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The Globe and Mail

Harper talks TFSAs: A 'supplement' to RRSPs, not a replacement

Stephen Harper, who's promising to double the room in tax-free savings accounts if re-elected, was asked Thursday for his thoughts on the future of the TFSA.

There's lots of debate between financial planners about whether the TFSAs are better for retirement savings than registered retirement savings plans, or RRSPs.

Because there's tremendous investor interest in the future of this savings vehicle, the Conservative Leader was asked how he thought use of the account might evolve.

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The tax-free savings account, introduced in the 2008 budget, provides Canadians a means of earning tax-free investment income. Canadians can currently contribute an additional $5,000 to the account each year.

The Conservatives are pledging to double this to $10,000 per year once the budget is balanced, which could be three to four years in the future.

Since 2009, about 4.7 million Canadians have opened TFSAs, which have a combined market value of $18-billion right now. By comparison, registered education savings plans, introduced in 1972, have about $26-billion in them.

Globe: "Where do you see TFSAs going? They've been a remarkable hit [with investors]and they are starting to rival RESPs in terms of their popularity. Do you see them becoming the top investment vehicle going forward, even replacing RRSPs? And second, would you consider giving seniors some kind of extra ... retroactive room [in TFSAs]because of course they aren't not getting as many years to put money into this?"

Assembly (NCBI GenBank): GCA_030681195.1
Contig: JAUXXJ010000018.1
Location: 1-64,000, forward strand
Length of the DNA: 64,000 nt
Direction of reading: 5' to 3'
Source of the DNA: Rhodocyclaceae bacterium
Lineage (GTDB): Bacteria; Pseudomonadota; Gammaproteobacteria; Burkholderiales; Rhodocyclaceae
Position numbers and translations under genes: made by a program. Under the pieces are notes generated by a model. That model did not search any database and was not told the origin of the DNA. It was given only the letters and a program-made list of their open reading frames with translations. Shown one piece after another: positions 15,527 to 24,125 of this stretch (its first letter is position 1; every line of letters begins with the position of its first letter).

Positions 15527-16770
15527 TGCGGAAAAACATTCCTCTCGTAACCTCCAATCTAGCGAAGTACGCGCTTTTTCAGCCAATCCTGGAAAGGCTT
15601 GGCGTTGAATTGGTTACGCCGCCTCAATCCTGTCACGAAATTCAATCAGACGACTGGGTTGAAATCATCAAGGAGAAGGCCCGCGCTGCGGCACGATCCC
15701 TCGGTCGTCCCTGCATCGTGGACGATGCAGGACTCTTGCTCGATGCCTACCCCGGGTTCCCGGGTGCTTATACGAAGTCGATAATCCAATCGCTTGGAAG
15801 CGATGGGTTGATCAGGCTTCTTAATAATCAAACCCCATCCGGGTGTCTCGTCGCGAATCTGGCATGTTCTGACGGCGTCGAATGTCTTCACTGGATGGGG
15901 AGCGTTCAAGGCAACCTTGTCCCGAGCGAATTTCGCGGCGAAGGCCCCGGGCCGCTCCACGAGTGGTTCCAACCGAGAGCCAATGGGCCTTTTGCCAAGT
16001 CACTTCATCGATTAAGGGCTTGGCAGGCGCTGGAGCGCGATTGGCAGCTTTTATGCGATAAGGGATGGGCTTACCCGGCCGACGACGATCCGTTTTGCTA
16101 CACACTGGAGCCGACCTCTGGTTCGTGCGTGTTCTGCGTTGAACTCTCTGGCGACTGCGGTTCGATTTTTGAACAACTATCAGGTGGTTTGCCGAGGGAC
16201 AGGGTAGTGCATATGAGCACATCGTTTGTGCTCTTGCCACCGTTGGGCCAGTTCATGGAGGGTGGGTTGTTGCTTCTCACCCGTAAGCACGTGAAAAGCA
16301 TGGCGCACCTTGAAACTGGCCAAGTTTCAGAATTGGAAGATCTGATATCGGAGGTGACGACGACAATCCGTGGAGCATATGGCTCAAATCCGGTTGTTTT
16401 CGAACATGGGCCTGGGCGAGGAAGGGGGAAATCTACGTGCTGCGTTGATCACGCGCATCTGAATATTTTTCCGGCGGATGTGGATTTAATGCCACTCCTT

Stephen Harper: First of all: I don't think the tax-free savings account, the TFSA, will replace the RRSP. I think it supplements it. They are different vehicles. They are used by different people for different reasons.

The RRSP is very much for retirement, very much long-term planning and you are tax-sheltering now and you've got a very specific purpose for that money later.

Whereas with the TFSA, there is much more flexibility about taking money in and out and of course you don't pay tax when you take it out, so it's available for a lot wider purposes of saving, particularly [for]younger people, who may not, their savings plans may not be immediately focused on retirement.

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So I don't think it's a question that one will replace the other.

Although they can interact. As you know many seniors who have maxed-out RRSPs and are withdrawing from RRIFs can use the TFSA to shelter some future revenue.

It's a very flexible vehicle. If you don't use room in a certain year, you can carry it forward.

And obviously the [promised]increases I've announced today - that we will bring in during the next Parliament -will give seniors and others obviously greater room and flexible room into the future.

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About the Author
Parliamentary reporter

Steven Chase has covered federal politics in Ottawa for The Globe since mid-2001, arriving there a few months before 9/11. He previously worked in the paper's Vancouver and Calgary bureaus. Prior to that, he reported on Alberta politics for the Calgary Herald and the Calgary Sun, and on national issues for Alberta Report. More

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